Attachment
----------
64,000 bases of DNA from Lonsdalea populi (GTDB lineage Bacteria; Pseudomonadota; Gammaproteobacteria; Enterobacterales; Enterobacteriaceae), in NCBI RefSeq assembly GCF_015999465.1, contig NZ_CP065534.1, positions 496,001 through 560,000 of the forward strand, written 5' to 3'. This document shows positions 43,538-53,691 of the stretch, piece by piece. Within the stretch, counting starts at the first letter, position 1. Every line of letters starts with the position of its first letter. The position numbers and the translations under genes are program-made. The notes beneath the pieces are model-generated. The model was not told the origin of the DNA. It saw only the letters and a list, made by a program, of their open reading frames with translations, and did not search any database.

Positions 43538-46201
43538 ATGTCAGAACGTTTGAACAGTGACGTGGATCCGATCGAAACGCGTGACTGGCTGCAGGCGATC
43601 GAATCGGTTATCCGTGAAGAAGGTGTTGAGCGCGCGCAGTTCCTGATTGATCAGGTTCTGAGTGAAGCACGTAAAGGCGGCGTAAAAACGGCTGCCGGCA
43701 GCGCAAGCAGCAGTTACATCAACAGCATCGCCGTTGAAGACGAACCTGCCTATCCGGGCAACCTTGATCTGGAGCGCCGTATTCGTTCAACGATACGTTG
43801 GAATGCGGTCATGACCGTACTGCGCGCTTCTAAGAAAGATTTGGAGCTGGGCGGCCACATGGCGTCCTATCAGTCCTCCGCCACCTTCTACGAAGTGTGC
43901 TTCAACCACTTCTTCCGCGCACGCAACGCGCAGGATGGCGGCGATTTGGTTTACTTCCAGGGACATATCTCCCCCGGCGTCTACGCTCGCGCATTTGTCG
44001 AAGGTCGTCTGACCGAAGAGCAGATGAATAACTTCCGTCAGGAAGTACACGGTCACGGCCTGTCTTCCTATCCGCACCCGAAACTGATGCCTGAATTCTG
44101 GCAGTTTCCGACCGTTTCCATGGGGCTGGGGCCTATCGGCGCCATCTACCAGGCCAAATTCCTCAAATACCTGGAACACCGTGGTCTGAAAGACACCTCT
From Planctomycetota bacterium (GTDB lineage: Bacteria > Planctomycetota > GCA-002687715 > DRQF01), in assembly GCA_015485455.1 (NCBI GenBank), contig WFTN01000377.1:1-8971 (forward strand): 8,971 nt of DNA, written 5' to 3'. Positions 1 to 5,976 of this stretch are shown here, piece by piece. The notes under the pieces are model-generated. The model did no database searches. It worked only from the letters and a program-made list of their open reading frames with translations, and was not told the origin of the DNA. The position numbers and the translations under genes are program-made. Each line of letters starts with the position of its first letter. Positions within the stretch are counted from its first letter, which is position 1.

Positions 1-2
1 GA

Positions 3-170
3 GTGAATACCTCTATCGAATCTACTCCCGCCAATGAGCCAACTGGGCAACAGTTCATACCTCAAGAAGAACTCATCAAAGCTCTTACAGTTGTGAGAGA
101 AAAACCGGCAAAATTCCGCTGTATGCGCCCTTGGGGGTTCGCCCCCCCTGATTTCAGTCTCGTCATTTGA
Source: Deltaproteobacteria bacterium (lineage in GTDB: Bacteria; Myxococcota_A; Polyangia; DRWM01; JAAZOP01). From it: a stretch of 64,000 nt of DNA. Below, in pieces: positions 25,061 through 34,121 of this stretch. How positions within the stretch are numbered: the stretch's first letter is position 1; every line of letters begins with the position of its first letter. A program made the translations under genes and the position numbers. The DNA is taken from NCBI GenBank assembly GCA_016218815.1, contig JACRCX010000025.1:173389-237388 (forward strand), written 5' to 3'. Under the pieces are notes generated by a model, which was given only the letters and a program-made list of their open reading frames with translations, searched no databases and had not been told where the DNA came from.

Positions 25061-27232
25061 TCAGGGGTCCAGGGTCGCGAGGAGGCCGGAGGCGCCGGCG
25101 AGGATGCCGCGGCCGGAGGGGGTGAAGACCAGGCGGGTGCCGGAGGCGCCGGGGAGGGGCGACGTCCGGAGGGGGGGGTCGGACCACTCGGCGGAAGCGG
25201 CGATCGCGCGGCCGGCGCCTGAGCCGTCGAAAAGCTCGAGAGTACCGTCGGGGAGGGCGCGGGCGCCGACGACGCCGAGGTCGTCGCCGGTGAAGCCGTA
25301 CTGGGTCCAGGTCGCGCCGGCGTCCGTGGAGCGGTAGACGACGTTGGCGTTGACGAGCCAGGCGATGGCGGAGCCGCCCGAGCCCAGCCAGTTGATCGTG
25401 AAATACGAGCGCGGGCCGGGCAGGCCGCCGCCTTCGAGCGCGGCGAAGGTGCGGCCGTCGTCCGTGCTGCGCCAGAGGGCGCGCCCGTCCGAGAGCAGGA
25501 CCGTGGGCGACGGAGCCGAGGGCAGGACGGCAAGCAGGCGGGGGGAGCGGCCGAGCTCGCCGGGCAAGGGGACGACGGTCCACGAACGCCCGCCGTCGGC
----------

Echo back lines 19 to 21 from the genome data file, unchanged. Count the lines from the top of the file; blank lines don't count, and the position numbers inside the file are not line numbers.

25101 AGGATGCCGCGGCCGGAGGGGGTGAAGACCAGGCGGGTGCCGGAGGCGCCGGGGAGGGGCGACGTCCGGAGGGGGGGGTCGGACCACTCGGCGGAAGCGG
25201 CGATCGCGCGGCCGGCGCCTGAGCCGTCGAAAAGCTCGAGAGTACCGTCGGGGAGGGCGCGGGCGCCGACGACGCCGAGGTCGTCGCCGGTGAAGCCGTA
25301 CTGGGTCCAGGTCGCGCCGGCGTCCGTGGAGCGGTAGACGACGTTGGCGTTGACGAGCCAGGCGATGGCGGAGCCGCCCGAGCCCAGCCAGTTGATCGTG